"The two minerals of lead and zinc were pivotal in the victory with the Allies," said Brad Belk, director of the Joplin Museum.
That included the countless bullets fired as well as the artillery itself.
"That's a tough one to quantify but clearly, all the metal that had a zinc coating on there, so it would not rust. And lead was very prevalent in much of the ammunition," said Belk.
No other area provided more lead and zinc than local mines.
"In some cases, almost like say around 50% for the entire world, that would be obviously with the Allies. But, while America was neutral, I would assume they were sending these minerals to whoever needed them," he said.
It meant that business was booming for the Ti State Mining Region, and it also meant that many local men weren't drafted into service.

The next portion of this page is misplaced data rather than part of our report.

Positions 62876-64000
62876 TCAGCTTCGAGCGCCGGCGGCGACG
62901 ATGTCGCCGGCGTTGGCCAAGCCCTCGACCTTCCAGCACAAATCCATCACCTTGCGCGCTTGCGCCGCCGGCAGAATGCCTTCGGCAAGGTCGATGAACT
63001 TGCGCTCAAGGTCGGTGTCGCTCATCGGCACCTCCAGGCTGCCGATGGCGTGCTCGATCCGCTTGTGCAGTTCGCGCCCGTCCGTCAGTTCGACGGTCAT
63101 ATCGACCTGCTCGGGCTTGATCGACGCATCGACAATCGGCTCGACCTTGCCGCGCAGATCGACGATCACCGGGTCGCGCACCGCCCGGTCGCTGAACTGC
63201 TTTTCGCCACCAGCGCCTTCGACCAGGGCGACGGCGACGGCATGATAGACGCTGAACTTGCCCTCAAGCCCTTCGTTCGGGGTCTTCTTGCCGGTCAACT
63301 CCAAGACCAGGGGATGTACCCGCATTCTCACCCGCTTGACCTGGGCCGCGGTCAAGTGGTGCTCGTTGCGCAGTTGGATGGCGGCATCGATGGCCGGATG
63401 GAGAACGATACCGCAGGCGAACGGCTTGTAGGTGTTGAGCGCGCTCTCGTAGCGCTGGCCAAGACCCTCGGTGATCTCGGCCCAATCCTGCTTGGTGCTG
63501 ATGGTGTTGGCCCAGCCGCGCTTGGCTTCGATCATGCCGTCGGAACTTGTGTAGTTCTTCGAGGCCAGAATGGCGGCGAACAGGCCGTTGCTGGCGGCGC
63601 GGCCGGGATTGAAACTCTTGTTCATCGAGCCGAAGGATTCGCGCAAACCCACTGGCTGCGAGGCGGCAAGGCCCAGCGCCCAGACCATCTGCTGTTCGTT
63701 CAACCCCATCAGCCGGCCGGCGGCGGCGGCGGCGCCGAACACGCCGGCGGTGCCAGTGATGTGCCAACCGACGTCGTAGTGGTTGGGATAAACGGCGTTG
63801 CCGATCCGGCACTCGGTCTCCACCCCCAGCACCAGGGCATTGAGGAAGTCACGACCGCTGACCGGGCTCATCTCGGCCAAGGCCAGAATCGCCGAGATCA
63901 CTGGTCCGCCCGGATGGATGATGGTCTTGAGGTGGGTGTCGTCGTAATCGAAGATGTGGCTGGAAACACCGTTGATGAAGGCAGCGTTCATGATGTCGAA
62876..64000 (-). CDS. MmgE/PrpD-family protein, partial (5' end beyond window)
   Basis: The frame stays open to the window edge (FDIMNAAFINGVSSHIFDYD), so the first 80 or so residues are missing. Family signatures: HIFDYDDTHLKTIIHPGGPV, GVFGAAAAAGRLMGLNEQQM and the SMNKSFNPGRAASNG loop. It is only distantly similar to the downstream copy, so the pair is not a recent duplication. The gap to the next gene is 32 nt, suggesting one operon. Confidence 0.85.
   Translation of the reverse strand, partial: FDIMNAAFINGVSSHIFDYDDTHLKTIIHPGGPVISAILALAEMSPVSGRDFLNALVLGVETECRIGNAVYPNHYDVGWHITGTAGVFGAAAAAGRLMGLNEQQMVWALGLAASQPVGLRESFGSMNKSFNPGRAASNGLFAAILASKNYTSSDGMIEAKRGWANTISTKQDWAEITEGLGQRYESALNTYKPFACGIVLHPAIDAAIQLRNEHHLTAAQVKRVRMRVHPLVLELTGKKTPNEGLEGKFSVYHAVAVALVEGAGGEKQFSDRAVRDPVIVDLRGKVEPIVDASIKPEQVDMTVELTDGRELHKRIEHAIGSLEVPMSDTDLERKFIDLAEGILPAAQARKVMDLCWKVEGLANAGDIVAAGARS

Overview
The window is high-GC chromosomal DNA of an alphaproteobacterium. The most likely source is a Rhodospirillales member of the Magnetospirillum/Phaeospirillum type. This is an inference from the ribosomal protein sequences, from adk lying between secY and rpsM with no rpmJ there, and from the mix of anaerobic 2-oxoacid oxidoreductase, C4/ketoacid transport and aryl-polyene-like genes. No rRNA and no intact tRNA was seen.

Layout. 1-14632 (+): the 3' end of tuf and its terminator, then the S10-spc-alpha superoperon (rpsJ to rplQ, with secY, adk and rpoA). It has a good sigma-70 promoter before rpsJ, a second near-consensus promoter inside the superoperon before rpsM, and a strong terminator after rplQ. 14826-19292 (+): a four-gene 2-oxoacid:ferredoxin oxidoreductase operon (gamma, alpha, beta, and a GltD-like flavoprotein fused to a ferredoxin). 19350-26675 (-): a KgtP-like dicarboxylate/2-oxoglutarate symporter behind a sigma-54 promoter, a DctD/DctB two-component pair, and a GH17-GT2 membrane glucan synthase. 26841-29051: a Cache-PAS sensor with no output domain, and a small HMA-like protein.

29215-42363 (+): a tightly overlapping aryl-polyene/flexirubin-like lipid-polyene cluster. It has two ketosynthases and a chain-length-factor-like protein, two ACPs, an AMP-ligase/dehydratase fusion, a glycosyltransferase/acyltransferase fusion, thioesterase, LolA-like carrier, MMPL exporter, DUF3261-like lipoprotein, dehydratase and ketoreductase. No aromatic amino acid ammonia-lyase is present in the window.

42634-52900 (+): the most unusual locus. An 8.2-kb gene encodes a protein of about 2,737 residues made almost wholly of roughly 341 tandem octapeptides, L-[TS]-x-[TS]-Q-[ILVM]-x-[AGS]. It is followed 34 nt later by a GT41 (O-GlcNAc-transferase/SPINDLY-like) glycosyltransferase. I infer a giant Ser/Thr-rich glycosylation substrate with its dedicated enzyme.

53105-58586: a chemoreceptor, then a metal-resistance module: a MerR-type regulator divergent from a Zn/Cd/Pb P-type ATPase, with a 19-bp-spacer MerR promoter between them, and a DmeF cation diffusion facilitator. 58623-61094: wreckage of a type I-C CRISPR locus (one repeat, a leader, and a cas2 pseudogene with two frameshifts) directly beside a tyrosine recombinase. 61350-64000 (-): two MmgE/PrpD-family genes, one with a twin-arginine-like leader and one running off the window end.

"Because they were so critical, the two minerals of the lead and zinc, they did get deferred. Many of the men did not have to go to war. They were fighting underground in the sense of pulling these lead and zinc minerals that were so important to the winning effort," he said.
There was a very real economic impact for this area. Demand for ore was up, at the same time, the government was subsidizing the price of lead and zinc. There was a cost in lives lost. Just in Joplin, the numbers show more than 3,700 men were part of the initial draft, 83 died as part of the war effort.
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